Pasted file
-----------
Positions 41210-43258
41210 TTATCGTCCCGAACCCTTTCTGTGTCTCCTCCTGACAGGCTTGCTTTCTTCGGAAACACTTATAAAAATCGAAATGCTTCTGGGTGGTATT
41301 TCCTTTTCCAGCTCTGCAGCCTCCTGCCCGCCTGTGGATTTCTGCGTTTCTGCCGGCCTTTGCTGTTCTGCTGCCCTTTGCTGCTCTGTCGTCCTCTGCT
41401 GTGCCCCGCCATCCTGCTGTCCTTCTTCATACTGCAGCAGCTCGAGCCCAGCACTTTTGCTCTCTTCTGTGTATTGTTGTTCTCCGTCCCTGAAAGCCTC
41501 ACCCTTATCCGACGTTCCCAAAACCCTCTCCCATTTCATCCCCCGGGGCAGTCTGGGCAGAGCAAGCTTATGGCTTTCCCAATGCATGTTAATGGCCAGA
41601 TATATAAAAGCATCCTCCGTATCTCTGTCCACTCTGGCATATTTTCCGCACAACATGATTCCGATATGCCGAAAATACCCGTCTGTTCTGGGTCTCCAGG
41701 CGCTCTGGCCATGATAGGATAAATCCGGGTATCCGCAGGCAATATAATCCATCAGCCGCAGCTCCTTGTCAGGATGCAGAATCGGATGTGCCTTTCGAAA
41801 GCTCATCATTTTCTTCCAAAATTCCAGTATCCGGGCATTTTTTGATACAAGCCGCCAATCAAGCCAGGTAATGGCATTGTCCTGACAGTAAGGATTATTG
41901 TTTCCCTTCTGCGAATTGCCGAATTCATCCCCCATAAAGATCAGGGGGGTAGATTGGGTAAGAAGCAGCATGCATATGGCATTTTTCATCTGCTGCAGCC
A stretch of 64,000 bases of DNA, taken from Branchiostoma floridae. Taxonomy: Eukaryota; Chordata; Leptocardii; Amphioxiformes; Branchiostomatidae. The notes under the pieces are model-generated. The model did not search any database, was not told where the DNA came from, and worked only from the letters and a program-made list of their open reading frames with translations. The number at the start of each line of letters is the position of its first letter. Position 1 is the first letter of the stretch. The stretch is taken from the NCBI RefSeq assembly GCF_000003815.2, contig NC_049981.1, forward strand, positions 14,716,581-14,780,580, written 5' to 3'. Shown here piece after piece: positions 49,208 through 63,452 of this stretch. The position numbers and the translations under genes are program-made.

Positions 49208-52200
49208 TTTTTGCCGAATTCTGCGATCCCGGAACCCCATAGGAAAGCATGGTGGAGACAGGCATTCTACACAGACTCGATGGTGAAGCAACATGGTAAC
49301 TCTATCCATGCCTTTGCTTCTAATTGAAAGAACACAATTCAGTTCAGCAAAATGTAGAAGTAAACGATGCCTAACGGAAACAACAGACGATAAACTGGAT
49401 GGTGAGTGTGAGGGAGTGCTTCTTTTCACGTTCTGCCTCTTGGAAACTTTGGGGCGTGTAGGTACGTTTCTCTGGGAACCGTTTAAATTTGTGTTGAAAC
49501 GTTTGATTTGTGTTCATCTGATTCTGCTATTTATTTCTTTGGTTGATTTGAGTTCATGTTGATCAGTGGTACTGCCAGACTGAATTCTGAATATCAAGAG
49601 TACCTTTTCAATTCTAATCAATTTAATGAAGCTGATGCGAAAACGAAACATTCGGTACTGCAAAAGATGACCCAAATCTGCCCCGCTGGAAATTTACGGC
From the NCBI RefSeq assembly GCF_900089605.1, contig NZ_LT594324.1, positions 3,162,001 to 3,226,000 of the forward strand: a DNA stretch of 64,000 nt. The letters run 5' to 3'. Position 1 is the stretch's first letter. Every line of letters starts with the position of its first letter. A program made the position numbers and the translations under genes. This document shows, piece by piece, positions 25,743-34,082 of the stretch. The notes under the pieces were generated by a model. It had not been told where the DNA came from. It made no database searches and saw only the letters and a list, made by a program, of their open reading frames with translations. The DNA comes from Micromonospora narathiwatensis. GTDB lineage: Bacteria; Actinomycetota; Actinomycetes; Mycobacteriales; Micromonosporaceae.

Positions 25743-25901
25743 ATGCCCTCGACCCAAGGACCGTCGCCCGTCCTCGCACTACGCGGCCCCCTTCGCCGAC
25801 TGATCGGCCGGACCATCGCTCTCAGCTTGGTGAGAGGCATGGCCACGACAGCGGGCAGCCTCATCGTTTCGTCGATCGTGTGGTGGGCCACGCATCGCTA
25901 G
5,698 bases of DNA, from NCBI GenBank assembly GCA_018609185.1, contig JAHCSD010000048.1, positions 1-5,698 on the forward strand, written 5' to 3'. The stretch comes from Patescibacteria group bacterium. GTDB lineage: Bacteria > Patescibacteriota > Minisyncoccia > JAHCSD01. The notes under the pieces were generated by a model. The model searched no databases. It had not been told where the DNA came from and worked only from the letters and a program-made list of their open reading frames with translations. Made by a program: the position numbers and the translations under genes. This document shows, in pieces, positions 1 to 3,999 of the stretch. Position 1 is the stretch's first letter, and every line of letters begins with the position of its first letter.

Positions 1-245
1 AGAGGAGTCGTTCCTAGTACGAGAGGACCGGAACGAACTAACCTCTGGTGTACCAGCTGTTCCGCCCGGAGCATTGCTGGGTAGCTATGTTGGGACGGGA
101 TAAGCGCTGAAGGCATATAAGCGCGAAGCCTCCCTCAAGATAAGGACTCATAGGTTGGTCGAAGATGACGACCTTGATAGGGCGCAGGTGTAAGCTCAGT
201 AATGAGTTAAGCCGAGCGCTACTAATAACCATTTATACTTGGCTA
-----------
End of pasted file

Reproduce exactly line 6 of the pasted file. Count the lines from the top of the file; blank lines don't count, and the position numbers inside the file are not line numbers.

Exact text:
41601 TATATAAAAGCATCCTCCGTATCTCTGTCCACTCTGGCATATTTTCCGCACAACATGATTCCGATATGCCGAAAATACCCGTCTGTTCTGGGTCTCCAGG